Analysis and comparison of 20 empirical equations for reaeration rates in urban rivers

Carlos Pena-Guzman1, Alejandro Orduz2, Manuel Rodriguez3, David Perez4

1 Program of Environmental Engineering and Sanitation, La Salle University, Bogot , Colombia
2 Program of Environmental Engineering, St. Thomas University, Bogot , Colombia
3 cole Sup rieure D'am nagement Du Territoire et de D veloppement R gional, Universit Laval, Qu bec, Canada
4 District Secretary of Environment, Soil and water resources sub-direction, Bogot , Colombia


Accurate measurements of the pollution in urban basins are essential for the development of effective management strategies. One important parameter is the reaeration rate, which allows for the evaluation of the quality and self-purification rate of water bodies. The reaeration rate can be determined using a variety of methods, such as empirical and semi-empirical equations that can rapidly produce estimates based on hydraulic and hydrodynamic variables. However, depending on the variables, these equations often produce very different results and can lead to underestimated or overestimated values. In order to test these methods, we evaluated 20 empirical equations in three urban rivers in the city of Bogota and categorized them into four groups. Principal component analyses and a dendrogram analysis were performed to compare the equations, revealing two consistent groups of equations for the three rivers. The first group consisted of equations from Langbein and Durum (LD), Padden and Gloyna (PG), and Bansal (B), while the second group consisted of equations from Owens et al. (OW) and Owens and Gibbs (OG). Equations from Thyseen et al. (TH) and Negulescu and Rojanski (NR-DL) did not present reliable clusters due to the high magnitude of their results compared to the other equations. Finally, the Tsivoglou and Wallance (TW), Grant (G), and Tsivoglou and Neal (TN) equations indicated inverse relationships compared to other equations. Hydraulic variables for velocity and water depth presented the greatest sensitivity and exhibited strong relationships with the magnitudes of the reaeration rates.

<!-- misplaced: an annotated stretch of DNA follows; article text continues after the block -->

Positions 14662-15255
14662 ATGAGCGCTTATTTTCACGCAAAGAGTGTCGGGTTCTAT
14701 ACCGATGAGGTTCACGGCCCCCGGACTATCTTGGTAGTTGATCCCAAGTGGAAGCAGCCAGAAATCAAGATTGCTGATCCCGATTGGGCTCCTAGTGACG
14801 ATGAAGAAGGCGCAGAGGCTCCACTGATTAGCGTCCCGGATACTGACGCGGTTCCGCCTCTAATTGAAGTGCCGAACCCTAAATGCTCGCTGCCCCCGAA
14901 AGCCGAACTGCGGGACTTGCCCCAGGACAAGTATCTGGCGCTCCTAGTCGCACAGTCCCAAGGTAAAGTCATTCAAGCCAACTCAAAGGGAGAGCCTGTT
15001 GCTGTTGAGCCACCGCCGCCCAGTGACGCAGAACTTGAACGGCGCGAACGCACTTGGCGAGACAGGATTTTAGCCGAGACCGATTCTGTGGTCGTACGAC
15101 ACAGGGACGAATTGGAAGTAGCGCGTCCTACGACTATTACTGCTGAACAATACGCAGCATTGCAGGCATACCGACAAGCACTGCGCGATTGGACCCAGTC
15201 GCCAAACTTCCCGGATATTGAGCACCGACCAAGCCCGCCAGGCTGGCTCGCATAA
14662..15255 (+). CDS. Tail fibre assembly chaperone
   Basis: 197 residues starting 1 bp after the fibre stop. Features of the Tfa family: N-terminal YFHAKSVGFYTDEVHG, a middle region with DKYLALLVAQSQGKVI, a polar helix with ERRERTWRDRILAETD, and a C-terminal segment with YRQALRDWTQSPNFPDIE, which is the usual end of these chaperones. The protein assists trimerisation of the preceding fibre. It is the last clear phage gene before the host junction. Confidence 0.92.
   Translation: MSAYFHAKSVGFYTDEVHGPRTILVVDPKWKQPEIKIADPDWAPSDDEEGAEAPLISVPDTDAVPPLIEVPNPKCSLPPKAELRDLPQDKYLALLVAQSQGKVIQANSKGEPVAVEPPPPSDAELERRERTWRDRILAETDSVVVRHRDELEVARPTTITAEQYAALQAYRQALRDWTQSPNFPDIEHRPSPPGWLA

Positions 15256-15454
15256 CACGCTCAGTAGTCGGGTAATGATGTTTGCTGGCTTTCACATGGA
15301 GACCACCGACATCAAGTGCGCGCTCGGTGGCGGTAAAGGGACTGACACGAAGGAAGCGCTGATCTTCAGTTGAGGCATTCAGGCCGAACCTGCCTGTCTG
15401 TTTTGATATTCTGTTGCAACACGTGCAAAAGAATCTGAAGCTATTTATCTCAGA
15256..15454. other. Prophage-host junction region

Dendrograms; principal component analysis; reaeration rate equations; urban rivers

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